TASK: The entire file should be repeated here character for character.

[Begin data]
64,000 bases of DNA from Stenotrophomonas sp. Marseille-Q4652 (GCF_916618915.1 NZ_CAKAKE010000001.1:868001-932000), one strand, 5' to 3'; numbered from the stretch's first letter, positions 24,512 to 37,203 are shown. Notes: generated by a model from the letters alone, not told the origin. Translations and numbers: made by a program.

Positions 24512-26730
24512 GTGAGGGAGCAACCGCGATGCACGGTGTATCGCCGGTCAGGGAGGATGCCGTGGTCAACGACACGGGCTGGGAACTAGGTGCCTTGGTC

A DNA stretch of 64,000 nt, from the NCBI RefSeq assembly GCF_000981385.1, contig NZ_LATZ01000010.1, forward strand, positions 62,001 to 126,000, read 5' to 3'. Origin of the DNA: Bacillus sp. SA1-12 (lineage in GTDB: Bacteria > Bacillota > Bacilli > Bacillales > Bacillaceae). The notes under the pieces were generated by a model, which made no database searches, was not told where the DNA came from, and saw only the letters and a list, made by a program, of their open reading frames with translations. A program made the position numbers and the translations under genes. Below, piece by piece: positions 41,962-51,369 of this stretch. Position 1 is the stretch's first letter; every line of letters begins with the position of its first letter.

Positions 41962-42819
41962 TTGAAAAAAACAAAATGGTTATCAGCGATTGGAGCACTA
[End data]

64,000 bases of DNA from Stenotrophomonas sp. Marseille-Q4652 (GCF_916618915.1 NZ_CAKAKE010000001.1:868001-932000), one strand, 5' to 3'; numbered from the stretch's first letter, positions 24,512 to 37,203 are shown. Notes: generated by a model from the letters alone, not told the origin. Translations and numbers: made by a program.

Positions 24512-26730
24512 GTGAGGGAGCAACCGCGATGCACGGTGTATCGCCGGTCAGGGAGGATGCCGTGGTCAACGACACGGGCTGGGAACTAGGTGCCTTGGTC

A DNA stretch of 64,000 nt, from the NCBI RefSeq assembly GCF_000981385.1, contig NZ_LATZ01000010.1, forward strand, positions 62,001 to 126,000, read 5' to 3'. Origin of the DNA: Bacillus sp. SA1-12 (lineage in GTDB: Bacteria > Bacillota > Bacilli > Bacillales > Bacillaceae). The notes under the pieces were generated by a model, which made no database searches, was not told where the DNA came from, and saw only the letters and a list, made by a program, of their open reading frames with translations. A program made the position numbers and the translations under genes. Below, piece by piece: positions 41,962-51,369 of this stretch. Position 1 is the stretch's first letter; every line of letters begins with the position of its first letter.

Positions 41962-42819
41962 TTGAAAAAAACAAAATGGTTATCAGCGATTGGAGCACTA